Collaboration is hard, writes Third Foundation founder Jon Huggett on the Markets for Good blog. But your odds of success are greatly improved if you follow these six simple rules:

  1. Share hard goals, not values.
  2. Measure for improving, not proving.
  3. Choose the change, not who is in charge.
  4. Share credit for successful ideas, not put the "genius" on a pedestal.
  5. Spread ideas, not organizations.
  6. Embrace competition, don't discourage it.

Education

Created by the Great Schools Partnership, the Glossary of Education Reform defines and describes widely used school-improvement terms, concepts, and strategies. Useful -- and a sharp presentation.

Health/Healthcare

"Like so many freshly minted doctors, I thought I had all the answers," writes Risa Lavizzo-Mourey, president and CEO of the Robert Wood Johnson Foundation, on LinkedIn. But an indigent female patient, admitted "late on a winter night, homeless and helpless," taught her she didn't. "My medical training never taught me that how and where a patient lives, learns, works, and plays has more to do with his or her health than the treatments we were diligently learning. No one ever suggested that society is just as much our patient as that person waiting for us in the examining room. Our care ended at the front door of the hospital -- and that wasn’t far enough...."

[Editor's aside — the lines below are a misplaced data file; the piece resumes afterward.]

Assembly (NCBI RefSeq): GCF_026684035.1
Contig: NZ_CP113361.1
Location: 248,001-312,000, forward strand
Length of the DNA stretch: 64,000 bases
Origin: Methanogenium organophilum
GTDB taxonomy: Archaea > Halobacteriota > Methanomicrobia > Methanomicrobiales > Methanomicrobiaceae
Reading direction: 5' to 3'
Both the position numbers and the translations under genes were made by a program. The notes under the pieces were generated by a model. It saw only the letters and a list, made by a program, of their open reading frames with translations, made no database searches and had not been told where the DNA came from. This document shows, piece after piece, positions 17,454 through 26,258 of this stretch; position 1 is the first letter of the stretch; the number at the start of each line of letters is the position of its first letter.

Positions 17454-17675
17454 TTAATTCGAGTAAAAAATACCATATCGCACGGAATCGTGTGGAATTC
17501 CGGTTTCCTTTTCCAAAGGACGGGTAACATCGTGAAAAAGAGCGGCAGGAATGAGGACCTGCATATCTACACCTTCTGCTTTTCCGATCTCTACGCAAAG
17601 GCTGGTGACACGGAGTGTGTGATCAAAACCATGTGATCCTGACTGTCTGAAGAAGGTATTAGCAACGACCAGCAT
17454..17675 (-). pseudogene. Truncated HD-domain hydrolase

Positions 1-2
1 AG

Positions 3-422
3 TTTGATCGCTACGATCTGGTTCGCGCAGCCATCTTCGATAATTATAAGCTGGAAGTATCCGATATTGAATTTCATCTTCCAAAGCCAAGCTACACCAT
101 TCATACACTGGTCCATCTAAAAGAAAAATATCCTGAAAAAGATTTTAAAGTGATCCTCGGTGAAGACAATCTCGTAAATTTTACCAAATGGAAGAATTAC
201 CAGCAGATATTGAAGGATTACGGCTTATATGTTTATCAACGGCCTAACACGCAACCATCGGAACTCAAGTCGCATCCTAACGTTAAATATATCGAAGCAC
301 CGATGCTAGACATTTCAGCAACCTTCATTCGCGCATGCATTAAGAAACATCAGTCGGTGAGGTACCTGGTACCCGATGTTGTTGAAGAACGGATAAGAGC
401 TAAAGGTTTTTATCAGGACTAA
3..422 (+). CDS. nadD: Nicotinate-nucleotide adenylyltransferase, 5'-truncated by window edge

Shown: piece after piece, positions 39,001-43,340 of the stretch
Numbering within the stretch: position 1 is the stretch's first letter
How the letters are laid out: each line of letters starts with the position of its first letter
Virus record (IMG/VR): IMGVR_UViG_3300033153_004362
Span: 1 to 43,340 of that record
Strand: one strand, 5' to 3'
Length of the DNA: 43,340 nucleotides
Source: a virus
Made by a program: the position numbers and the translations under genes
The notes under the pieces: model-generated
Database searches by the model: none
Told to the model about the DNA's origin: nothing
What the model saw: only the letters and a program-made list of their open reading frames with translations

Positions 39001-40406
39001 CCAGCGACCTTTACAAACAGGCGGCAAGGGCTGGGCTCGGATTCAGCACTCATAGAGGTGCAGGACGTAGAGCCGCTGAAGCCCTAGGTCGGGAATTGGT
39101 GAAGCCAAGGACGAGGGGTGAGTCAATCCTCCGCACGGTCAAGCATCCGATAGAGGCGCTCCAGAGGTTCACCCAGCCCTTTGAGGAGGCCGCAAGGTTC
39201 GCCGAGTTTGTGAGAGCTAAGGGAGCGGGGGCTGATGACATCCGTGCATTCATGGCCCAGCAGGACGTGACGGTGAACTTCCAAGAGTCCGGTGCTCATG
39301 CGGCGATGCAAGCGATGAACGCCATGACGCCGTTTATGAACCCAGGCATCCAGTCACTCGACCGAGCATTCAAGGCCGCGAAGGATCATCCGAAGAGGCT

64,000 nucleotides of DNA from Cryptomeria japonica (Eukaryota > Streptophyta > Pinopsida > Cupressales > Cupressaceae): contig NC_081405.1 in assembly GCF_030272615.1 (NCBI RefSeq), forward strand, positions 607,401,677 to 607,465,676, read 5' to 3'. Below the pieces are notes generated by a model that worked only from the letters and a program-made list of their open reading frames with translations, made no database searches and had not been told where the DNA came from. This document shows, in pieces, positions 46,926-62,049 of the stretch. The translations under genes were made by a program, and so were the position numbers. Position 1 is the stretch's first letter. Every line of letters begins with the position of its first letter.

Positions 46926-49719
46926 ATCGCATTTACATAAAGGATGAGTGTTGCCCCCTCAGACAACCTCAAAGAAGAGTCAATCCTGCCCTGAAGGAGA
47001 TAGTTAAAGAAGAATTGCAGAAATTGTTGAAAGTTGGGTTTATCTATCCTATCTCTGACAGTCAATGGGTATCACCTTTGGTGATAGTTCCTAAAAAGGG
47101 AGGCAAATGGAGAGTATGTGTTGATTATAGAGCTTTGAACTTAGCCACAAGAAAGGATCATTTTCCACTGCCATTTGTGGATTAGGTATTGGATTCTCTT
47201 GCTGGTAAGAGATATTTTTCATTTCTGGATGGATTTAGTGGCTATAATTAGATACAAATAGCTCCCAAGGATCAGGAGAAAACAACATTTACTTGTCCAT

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[Infographic] Executive Director Listening Project

November 02, 2013

In 2013, the D.C.-based Eugene and Agnes E. Meyer Foundation surveyed nearly one hundred executive directors of organizations it supports about the challenges that affect their personal and professional effectiveness. Some of what the foundation learned is illustrated in the handsome infographic below:

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Most Popular PhilanTopic Posts (October 2013)

November 01, 2013

A shutdown of the federal government that lasted sixteen days, the botched rollout of HealthCare.gov, a well-deserved (!) Red Sox win in the World Series -- October was nothing if not eventful. And now that it's history, it's time to look back at the most popular posts on PhilanTopic during the month:

What have you been reading/watching/listening to that PhilanTopic readers should know about? Share your favorites in the comments section....

[Review] 'The Cycle: A Practical Approach to Managing Arts Organizations'

October 28, 2013

Book-cover_The_CycleA spate of negative developments, including the decision of a bankrupt New York City Opera to shut its doors, the ongoing lockout of musicians at the Minnesota Orchestra, and surveys showing a decline in theatre attendance, would seem to spell trouble for nonprofit performing arts organizations.

Don't cue the fat lady just yet, suggests Michael M. Kaiser, president of the John F. Kennedy Center for the Performing Arts, in his new book, The Cycle: A Practical Approach to Managing Arts Organizations (Waltham, MA: Brandeis University Press, 2013). Yes, nonprofit arts organizations face significant challenges — including the aging of their traditional audiences, the impact of disruptive technologies, and the lingering effects of the Great Recession — but by following the principles laid out in his book, any arts organization, regardless of size, target audience, or location, can set in motion "an internal engine that powers consistent success."